right whales

Entangled Right Whale, One of Last Breeding Females, Will Likely Die

The Marine Animal Entanglement Response Program for the Center for Coastal Studies in Provincetown will try to find the whale and free her, but it may be too late

NBC Universal, Inc.

One of only 340 or so endangered North Atlantic right whales will likely die.

After an aerial survey last week, experts at the New England Aquarium say the whale, named Snow Cone, a female who had recently reproduced and added to the scarce species’ population, had become newly entangled in fishing gear and was covered in cyamids or "whale lice."

"She was moving so slowly, she couldn’t dive, she just sunk. She’s suffering. There is no longer hope for her survival," said Sharon Hsu, a research assistant with the aquarium who observed Snow Cone during the survey, roughly 15 miles south of Nantucket.

Snow Cone is one of the few remaining breeding females of the species.

The discovery of Snow Cone’s entanglement, which followed another recent entanglement, comes as New England's lobster industry and Maine politicians are embroiled in a faceoff with conservation groups and Seafood Watch, a sustainability program run by the Monterey Bay Aquarium, that recently recommended consumers avoid New England lobster because of threats from lobster fishing gear to right whales.

"The politics involved, the policy involved, that cannot be brought to bear on her disentanglement," said Scott Landry, director of the Marine Animal Entanglement Response Program for the Center for Coastal Studies in Provincetown, which would have attempted to free gear from Snow Cone, had the weather that day been more favorable.

"Unfortunately, we couldn’t respond that day. We were at sea already and the seas along the outside coast of Cape Cod were already far too rough for a run south of Nantucket," he explained.

During a Monday interview with NECN/NBC 10 Boston, Landry noted that the recent "bit of a peak" in the right whale and lobster debate "does feel different" and is "stressful for our team" though, "we are doing our best to ignore that for the time being and try our best to get our job done."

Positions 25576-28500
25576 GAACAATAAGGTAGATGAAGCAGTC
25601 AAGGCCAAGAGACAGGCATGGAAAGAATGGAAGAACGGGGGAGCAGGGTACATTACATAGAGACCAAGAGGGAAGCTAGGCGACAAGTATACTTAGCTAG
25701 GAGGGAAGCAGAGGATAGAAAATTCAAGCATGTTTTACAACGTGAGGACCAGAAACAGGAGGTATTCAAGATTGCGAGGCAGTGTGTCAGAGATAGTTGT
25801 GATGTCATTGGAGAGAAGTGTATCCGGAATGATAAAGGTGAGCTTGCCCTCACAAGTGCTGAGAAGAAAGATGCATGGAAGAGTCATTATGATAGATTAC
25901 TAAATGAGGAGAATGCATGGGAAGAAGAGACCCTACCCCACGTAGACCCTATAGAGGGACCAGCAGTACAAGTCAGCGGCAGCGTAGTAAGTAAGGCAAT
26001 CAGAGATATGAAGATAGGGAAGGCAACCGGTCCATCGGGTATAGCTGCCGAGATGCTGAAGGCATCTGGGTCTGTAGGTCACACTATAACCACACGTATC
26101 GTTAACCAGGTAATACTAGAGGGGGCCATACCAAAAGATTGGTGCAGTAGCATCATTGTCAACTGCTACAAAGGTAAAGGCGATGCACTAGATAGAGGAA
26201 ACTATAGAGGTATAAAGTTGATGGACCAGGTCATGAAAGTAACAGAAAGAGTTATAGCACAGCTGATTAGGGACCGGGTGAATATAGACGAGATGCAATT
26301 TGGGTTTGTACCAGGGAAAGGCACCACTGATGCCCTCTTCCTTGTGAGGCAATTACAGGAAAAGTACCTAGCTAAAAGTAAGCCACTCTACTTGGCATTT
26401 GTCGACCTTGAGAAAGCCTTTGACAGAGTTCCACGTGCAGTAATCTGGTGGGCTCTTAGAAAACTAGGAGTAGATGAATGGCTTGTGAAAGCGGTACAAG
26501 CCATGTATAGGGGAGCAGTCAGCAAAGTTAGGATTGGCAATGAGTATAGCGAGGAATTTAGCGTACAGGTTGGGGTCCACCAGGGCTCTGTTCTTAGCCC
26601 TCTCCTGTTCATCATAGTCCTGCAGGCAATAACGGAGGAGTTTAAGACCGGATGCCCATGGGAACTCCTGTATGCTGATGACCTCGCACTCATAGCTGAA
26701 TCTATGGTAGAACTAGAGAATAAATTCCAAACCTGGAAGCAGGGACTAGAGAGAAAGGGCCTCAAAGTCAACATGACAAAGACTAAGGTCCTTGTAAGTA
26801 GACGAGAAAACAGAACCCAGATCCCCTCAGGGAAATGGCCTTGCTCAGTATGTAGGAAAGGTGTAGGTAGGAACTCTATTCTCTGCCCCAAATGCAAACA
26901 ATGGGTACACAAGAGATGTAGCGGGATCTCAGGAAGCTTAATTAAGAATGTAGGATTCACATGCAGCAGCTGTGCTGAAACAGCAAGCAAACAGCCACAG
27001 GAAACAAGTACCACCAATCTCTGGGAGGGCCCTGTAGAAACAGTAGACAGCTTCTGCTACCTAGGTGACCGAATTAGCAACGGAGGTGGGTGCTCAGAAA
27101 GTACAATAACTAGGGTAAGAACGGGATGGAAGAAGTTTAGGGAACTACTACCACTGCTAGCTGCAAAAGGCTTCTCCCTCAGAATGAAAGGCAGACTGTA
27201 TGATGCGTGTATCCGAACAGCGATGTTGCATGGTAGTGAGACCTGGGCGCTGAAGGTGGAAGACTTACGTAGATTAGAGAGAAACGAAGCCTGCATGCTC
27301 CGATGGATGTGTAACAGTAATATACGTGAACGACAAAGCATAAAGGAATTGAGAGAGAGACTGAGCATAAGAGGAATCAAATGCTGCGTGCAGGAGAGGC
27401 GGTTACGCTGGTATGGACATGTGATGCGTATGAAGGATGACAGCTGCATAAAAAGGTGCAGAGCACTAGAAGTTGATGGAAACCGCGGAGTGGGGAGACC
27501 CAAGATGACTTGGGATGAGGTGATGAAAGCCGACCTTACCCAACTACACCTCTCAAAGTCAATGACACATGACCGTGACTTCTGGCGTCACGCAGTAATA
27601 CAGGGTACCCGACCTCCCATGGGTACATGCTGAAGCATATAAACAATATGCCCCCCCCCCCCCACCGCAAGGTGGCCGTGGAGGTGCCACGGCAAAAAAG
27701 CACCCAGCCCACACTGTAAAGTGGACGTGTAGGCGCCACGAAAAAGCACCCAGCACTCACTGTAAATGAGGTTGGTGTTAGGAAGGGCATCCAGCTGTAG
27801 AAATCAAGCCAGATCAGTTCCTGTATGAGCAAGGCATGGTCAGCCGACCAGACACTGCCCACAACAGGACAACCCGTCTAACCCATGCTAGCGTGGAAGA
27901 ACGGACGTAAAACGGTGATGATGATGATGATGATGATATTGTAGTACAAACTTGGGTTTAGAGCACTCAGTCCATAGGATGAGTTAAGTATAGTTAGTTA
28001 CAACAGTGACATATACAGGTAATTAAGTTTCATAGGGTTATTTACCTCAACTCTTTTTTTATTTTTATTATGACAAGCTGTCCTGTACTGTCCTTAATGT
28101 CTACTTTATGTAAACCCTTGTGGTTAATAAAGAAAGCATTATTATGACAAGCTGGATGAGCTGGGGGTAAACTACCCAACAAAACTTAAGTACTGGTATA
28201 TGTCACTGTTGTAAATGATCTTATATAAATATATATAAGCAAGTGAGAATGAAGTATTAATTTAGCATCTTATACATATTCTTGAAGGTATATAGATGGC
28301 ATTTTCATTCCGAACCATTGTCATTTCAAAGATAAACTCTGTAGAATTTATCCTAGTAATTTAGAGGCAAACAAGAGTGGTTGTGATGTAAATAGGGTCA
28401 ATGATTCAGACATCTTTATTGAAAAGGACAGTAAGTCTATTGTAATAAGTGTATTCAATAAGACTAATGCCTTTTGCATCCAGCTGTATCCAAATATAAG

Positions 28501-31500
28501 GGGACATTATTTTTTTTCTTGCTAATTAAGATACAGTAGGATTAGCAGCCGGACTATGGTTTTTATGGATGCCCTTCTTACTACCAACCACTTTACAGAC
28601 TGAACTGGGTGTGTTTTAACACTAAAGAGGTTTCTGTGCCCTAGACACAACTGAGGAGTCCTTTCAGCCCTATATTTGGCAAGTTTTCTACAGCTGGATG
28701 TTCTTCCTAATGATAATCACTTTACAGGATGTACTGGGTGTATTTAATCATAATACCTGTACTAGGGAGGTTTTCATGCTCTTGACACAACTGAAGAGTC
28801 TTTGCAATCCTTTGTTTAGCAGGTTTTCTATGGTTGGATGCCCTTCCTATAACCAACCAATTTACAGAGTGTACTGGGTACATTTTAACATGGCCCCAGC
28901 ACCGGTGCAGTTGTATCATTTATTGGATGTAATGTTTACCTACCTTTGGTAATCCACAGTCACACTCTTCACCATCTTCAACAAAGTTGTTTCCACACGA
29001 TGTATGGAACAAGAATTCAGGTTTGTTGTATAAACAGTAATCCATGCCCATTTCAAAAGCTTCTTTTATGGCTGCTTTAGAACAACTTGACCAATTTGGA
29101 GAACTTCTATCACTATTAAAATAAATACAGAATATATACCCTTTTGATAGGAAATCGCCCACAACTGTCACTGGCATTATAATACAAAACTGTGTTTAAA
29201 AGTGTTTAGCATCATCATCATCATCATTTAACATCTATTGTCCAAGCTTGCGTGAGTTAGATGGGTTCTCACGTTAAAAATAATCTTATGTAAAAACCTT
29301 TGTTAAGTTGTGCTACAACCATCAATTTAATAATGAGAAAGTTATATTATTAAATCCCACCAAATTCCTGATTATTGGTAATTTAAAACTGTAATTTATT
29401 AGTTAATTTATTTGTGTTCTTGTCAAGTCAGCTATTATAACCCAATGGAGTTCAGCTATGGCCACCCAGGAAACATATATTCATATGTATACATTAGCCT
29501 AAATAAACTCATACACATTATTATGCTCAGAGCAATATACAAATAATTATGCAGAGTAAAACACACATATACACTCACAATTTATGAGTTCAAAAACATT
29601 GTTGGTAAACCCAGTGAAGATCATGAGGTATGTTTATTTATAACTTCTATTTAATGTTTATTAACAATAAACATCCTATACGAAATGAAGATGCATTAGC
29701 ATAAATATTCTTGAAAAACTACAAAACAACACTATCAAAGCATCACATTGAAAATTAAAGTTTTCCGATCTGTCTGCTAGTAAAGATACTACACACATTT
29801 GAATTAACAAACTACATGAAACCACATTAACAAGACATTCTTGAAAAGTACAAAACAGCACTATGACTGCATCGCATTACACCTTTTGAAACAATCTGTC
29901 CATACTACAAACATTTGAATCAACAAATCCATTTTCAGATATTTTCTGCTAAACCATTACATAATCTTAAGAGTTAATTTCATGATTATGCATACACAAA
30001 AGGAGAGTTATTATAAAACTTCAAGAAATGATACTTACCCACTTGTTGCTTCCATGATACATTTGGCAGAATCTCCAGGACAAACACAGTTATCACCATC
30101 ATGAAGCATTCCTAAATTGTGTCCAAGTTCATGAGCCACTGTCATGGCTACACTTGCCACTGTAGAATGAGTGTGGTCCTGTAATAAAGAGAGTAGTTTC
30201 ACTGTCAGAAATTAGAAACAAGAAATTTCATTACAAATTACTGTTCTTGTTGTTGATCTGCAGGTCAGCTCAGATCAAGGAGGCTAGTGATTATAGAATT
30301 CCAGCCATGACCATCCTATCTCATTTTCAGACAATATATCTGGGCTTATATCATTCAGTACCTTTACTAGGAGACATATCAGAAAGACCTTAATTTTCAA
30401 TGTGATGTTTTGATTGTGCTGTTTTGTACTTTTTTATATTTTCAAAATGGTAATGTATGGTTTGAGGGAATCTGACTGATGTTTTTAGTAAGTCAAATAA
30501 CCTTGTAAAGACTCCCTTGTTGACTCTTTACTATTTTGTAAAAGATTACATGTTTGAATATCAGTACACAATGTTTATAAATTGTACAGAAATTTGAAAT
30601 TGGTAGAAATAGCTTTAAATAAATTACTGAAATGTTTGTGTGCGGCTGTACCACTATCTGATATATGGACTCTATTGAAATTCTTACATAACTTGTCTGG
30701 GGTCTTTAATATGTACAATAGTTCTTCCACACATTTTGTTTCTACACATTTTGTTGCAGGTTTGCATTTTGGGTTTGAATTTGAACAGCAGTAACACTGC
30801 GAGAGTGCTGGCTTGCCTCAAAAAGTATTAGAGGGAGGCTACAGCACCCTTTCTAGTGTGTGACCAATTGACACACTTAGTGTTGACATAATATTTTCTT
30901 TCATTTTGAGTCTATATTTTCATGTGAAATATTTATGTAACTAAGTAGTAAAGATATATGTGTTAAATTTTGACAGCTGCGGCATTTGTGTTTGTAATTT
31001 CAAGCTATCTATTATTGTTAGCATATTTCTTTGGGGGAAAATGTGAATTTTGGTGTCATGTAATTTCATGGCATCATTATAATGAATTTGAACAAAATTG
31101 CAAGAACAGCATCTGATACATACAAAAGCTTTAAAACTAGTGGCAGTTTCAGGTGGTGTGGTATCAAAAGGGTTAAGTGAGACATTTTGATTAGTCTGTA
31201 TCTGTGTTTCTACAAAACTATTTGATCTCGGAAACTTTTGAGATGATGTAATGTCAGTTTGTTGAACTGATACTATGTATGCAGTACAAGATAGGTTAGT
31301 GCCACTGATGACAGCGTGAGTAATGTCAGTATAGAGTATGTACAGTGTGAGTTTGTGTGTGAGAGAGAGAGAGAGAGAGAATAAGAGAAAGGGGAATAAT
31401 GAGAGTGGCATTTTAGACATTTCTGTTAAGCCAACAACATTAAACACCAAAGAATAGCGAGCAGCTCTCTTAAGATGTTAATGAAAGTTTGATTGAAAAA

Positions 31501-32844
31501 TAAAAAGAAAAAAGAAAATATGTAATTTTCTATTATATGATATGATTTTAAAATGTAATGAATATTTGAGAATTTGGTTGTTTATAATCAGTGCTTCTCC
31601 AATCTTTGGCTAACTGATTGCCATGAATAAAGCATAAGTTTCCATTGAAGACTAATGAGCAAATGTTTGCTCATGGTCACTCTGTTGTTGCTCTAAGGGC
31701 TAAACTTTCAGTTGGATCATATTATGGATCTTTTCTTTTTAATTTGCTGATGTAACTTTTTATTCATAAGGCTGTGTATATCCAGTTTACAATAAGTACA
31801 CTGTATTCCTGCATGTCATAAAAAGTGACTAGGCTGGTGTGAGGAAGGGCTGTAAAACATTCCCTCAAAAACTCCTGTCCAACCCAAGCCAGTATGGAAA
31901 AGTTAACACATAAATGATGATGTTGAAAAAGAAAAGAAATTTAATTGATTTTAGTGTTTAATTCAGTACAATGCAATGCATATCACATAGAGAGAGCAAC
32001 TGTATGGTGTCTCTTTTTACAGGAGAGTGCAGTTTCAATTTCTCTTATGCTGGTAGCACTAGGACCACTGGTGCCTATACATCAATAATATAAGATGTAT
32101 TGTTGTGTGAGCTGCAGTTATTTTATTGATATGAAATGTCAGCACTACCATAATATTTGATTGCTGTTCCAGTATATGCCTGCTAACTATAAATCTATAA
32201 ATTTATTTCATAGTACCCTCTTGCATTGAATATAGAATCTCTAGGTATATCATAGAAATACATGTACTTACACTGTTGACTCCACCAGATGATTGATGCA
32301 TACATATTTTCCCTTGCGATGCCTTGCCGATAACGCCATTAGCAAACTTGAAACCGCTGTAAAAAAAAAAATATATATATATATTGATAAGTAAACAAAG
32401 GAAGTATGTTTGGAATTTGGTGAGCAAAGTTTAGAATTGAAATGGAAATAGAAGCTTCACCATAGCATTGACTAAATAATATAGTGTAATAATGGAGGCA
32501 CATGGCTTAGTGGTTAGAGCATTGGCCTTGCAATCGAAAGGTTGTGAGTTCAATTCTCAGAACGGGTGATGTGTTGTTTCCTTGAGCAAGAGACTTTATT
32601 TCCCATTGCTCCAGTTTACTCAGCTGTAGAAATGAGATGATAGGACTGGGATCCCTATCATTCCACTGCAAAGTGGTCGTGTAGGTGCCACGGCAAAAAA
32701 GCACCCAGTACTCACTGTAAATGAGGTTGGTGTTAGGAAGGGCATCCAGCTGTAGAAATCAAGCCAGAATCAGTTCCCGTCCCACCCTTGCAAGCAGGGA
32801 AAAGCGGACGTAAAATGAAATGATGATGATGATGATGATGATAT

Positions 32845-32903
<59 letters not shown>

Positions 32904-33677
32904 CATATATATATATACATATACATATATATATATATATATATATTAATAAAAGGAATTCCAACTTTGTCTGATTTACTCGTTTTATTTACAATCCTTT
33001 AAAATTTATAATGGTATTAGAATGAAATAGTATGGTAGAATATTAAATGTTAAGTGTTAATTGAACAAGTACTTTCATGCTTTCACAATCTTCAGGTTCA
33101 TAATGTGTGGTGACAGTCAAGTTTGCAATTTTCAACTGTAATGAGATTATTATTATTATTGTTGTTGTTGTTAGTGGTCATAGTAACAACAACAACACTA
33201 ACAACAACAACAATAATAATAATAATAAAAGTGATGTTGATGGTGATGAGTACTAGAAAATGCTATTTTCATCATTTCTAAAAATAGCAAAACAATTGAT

"We are just trying to dour best at the end of the day to add this animal back into her population so we can try to keep the population afloat," he said.

Landry said his group would attempt to locate Snow Cone and disentangle her, and after ensuring human and whale safety, would try to look at retrieving the gear she was stuck in.

He believes it may be possible to determine where that gear came from, which could then bring this incident into the lobster and right whale conversation.

Maine politicians, including the state’s Gov. Janet Mills, and Sen. Angus King, have accused conservation groups and federal rule makers of using faulty or incomplete data and evidence in their decision-making on right whale conservation, all while harming Maine’s lobster industry.

The Maine lawmakers have cited a lack of right whale entanglements attributed to fishing gear from Maine.

Asked if Maine’s Department of Resources would monitor Snow Cone’s disentanglement, should a determination on where the gear on her came from emerge, a spokesperson for the agency said it receives regular updates from NOAA on disentanglements.

However, because federal investigators are continuing to work on Snow Cone’s case, there was nothing to respond to on this specific case.

Landry himself believes the images of an entangled Snow Cone are another reason to reduce fishing rope use in right whale habitats without scaling back how much is caught.

Ultimately, he sees a solution to the debate between the livelihoods supported by crustaceans and scare sea mammals.

“I’m pretty confident we can actually find a way of doing this while keeping coastal communities economically viable and keeping right whales from declining so quickly,” he said. 

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